Ground Control Parenting – Carol Sutton Lewis

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Academics

Checking In on the School Front

The school year is in full swing now. Children have settled into the work, and there are still a few solid weeks left before the holidays hit. In case you’ve been on autopilot, it is time to check in and see how things are going at school. Here are some tips and advice on how to check in:

Connect with the Teachers: Have you had any exchanges with any teachers since curriculum (or open school) night? If you have an elementary or middle schooler, it is a good idea to check in with the teachers (especially teachers of any of your child’s more challenging classes) to make sure that things are on track. If your child is a high schooler, connect with his or her advisor.

Check Homework Habits: Does your child have good homework habits? Does he have a designated work area, which is device free (except for a computer, if he needs it)? It is really important to make sure he is not distracted by devices while doing work. And note that this means that you can’t watch tv nearby either, as this will surely distract him. Set a good example and reward him with screen time only when he is done.

Homework Help–How Much?: Does your son or daughter need help with homework? How much should you be helping? Parents.com offers suggestions for how to help without doing it for them here. One of the suggestions is to focus on monitoring, not correcting the work. Resist the temptation to make (or encourage) corrections so that your child always turns in a perfect paper. While you want to encourage your child to make his or her best effort, the teacher needs to see his work product, not yours, in order to make sure he understands the lessons.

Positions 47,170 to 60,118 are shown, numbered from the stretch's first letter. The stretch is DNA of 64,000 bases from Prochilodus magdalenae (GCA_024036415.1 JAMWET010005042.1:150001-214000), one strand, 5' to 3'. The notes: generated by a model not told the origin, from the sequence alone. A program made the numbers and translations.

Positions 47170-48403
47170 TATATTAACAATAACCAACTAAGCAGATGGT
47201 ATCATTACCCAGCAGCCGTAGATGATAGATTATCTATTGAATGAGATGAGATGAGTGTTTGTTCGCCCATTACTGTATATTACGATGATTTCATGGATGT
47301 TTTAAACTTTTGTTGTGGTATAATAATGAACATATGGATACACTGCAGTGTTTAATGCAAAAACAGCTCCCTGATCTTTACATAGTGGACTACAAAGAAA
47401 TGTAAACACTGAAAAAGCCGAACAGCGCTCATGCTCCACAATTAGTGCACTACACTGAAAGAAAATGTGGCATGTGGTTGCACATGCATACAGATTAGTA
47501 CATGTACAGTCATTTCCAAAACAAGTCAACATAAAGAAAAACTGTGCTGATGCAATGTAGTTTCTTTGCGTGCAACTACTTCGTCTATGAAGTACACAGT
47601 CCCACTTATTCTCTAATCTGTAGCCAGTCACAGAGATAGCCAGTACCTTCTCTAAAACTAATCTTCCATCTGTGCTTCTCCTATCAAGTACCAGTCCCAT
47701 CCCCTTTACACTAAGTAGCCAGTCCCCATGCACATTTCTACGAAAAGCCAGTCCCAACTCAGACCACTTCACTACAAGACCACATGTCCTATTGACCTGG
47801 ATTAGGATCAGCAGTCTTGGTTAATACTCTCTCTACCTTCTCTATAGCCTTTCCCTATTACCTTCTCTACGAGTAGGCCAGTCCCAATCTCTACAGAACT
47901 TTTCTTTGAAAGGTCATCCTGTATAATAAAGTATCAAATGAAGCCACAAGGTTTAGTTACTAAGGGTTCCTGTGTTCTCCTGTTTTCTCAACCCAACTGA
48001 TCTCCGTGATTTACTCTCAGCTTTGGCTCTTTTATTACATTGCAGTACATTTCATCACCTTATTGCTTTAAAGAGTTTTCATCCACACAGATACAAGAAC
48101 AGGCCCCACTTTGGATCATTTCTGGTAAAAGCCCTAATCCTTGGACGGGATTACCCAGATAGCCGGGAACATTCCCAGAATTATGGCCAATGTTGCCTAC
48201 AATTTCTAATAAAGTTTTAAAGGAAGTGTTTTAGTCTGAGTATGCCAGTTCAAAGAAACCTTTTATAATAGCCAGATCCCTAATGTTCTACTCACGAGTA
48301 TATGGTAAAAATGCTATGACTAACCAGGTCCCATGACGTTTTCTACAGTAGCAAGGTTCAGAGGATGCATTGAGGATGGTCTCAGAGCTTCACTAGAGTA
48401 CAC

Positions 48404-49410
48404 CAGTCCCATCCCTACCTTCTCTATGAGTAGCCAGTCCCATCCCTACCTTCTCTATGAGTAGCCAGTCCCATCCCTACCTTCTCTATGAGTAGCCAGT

I learned this lesson from my eldest years ago when I was helping her edit a middle school paper with which she was struggling on a tight deadline. While reading through the paper I found myself frequently asking “Did you mean to say…?” and basically ended up restructuring (and rewriting chunks of) the paper. The ideas were hers, I just “smoothed them out a little”, and helped her end up with a paper that more accurately reflected her thinking.

Or so I thought. When she got home from school the next day I eagerly asked her how things went with turning in her paper “we” worked on. “I didn’t turn that in” she answered. “That was more your work than mine. I turned in my own version.” Good for her to shut down her well-meaning but over-reaching mother. (I don’t recall what happened with the paper, but she survived the class and went on to become an English major in college.) I’d love to say I learned my lesson and backed off completely for the rest of her school days, but that would not be true. I definitely appreciated the need to back off, though, and tried much harder to do so after that.

But Don’t Rush to Help: Another Parent.com suggestion: If your child has a habit of asking for a lot of help with homework, consider telling her you’ll come help when you are finished doing something, and take your time in getting there, rather than rushing over. This will give her more of a chance to reread the instructions and try to figure it out on her own.

Khan Academy: Is your child struggling with concepts and needs additional help? Together you can go online to Khan Academy, where you will find free instructional videos on a wide variety of topics, including mathematics for grades K-12. Khan Academy, whose mission is “to provide a free, world-class education to anyone, anywhere” is a great site to visit under any circumstances. Parents can sign up with their children and monitor their progress, and take video courses themselves. Definitely worth checking out.

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